darkly looming in his future;
he has no fever; no broken bones; all of his bodily functions are operating normally,
so from his perspective, he is not, sick — (physically ill) –
thus no physical treatment is called for — or available,
so his brain directs him else where: to read a religious, or inspirational book;
something with thoughts written down which, when his eyes read them,
and his cortex processes them,
may make him — feel better! –
not be better, but — feel better.

That is all your brain asks for, and yet…………….it does seem to ask for more.
When you do not feel good,
all that your body, nervous system, and brain wants is for you/them to feel better,
but when there is no apparent physical cause for not feeling good,
and the tack is taken of treating the condition by the various non physical activities available only to man — and only in his brain/mind,
just the, feeling-better that exposing your thoughts to the thoughts of another may bring is not enough for the brain —
it will not leave it at that.

If a man has a physical ill and treats it successfully with a certain physic,
he and his brain are then satisfied — it worked! —
what works — works –
what else is there to say? — nothing.
But when the, not-feeling-good has no diagnosable cause,
and the brain’s directed treatment consists of the ingestion — not of a potion,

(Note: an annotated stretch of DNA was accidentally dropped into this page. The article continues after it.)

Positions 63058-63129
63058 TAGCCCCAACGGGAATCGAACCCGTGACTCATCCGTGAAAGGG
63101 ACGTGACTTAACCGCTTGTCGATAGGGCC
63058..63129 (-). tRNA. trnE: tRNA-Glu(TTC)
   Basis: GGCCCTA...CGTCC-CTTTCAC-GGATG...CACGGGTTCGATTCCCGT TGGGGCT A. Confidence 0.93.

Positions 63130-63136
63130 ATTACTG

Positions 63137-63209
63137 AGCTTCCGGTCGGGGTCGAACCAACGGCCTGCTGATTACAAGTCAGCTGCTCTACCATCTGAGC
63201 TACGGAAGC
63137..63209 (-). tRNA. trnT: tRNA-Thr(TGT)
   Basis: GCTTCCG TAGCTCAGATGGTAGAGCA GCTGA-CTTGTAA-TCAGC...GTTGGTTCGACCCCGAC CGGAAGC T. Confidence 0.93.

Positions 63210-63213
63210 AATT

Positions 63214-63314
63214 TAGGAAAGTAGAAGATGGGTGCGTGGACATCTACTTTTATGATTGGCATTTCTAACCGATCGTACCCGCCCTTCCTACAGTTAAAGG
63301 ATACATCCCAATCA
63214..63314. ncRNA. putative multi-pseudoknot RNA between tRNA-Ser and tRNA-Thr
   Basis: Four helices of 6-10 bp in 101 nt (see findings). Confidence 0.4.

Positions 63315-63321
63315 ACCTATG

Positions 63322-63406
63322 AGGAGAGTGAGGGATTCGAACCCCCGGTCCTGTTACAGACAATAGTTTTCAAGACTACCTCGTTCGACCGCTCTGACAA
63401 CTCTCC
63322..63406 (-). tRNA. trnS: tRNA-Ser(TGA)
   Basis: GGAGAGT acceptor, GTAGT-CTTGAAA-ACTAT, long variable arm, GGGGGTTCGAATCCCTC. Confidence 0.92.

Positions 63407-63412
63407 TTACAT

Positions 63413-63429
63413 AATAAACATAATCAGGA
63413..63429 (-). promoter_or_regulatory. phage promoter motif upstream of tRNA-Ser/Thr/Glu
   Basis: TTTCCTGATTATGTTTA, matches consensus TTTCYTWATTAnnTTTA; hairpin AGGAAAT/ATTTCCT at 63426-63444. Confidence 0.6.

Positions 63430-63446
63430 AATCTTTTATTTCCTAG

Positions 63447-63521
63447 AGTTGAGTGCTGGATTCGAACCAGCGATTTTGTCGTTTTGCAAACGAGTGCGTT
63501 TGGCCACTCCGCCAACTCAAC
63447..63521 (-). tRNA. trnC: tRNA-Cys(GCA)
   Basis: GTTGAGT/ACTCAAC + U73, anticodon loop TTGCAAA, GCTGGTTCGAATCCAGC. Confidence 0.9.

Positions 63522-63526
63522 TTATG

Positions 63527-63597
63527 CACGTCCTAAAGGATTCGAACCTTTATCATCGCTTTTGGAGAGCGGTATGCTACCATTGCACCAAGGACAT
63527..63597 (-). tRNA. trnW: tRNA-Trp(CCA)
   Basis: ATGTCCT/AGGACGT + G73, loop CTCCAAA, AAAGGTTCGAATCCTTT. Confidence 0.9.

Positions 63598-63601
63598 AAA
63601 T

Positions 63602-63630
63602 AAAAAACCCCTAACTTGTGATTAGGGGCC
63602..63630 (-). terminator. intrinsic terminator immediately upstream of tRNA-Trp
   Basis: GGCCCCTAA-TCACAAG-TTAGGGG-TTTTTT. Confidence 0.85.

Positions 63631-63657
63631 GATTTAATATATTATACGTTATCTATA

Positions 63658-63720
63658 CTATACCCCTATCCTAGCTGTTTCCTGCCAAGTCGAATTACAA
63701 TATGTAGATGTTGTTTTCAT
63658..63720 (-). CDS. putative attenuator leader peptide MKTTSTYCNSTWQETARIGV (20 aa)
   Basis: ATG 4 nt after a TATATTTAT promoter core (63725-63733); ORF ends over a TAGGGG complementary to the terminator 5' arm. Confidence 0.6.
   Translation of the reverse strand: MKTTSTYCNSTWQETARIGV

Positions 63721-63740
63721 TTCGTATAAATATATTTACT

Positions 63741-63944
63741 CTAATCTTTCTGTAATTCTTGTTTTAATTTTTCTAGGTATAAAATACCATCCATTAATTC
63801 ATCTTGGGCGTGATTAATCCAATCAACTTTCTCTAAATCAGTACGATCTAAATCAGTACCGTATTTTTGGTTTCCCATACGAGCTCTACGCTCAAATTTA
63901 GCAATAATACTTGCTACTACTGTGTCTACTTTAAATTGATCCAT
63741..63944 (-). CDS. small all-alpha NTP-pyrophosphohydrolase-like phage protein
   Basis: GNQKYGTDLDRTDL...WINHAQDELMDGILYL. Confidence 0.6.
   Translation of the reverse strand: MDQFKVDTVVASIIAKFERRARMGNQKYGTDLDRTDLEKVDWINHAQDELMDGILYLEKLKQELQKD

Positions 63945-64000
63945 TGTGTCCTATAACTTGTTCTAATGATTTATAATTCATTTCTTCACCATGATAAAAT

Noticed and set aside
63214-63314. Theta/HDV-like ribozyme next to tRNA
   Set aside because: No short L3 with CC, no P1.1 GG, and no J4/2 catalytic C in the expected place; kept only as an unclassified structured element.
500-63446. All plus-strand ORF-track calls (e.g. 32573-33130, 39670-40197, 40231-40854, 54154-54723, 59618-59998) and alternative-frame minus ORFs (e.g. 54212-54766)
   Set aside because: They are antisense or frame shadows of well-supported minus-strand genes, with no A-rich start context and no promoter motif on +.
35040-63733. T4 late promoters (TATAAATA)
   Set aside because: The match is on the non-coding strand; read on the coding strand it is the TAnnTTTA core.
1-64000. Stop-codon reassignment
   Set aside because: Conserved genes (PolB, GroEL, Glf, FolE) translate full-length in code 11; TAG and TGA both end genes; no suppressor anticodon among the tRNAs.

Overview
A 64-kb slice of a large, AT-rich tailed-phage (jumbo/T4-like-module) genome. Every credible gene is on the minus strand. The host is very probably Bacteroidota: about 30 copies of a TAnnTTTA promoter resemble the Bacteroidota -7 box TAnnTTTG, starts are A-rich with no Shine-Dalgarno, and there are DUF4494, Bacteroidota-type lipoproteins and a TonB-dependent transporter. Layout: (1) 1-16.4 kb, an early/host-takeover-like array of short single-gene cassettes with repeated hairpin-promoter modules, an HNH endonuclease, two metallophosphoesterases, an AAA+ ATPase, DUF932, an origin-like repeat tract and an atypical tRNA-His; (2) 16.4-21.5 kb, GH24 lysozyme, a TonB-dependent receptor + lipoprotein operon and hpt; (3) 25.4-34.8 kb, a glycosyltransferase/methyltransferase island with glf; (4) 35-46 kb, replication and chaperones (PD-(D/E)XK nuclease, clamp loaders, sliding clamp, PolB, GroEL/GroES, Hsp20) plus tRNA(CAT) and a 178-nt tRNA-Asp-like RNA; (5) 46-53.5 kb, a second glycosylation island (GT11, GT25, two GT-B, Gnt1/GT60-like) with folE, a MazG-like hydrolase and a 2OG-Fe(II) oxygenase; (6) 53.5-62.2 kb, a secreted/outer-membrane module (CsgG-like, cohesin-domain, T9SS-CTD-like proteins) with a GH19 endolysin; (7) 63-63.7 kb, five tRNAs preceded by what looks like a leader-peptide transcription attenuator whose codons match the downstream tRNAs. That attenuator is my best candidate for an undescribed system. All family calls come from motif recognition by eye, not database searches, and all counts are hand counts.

but of — thoughts, (the reading of an appropriate book),
even if the person does feel better as a result,
the brain’s mind will not simply then put the book away as it would a bottle of medicine after it had done its job — no,
man’s brain drives him on to attribute to the curative
a nature by no observation deserved;
in allegorical practice: he begins to worship the pill bottle,
and his thoughts string out fascinating dreams about where
such magical medicine may have come from.

Men and their brains want to learn new facts because —
it makes them feel better;
men and their brains like to argue & discuss matters of no real importance because — it makes them feel better;
men and their brains like to worship unseen deities & dead mortals because –
it makes them feel better;
men and their brains like to believe that the particular thoughts that pass through
their mind are superior to those of other men’s minds; not that it is so, but because —
it makes them feel better.

Anything you do that involves the mind —
no matter what name is given to it —
is for the purpose of making you feel better.
(A few select people are born feeling naturally worse than the norm.)


(A man healed from a broken neck feels better afterwards than one over a fractured finger.
Real justice always prevails — even if it is harder to initially see than the next galaxy.)

A son said to a father:
“At one time when you would bring up a matter such as how a thought can make a man feel better even though his not feeling-good had a physical origin,
you would speak on it in great detail, explaining exactly how and why such a thing might be possible — now you don’t (?!?)”
“So you noticed.”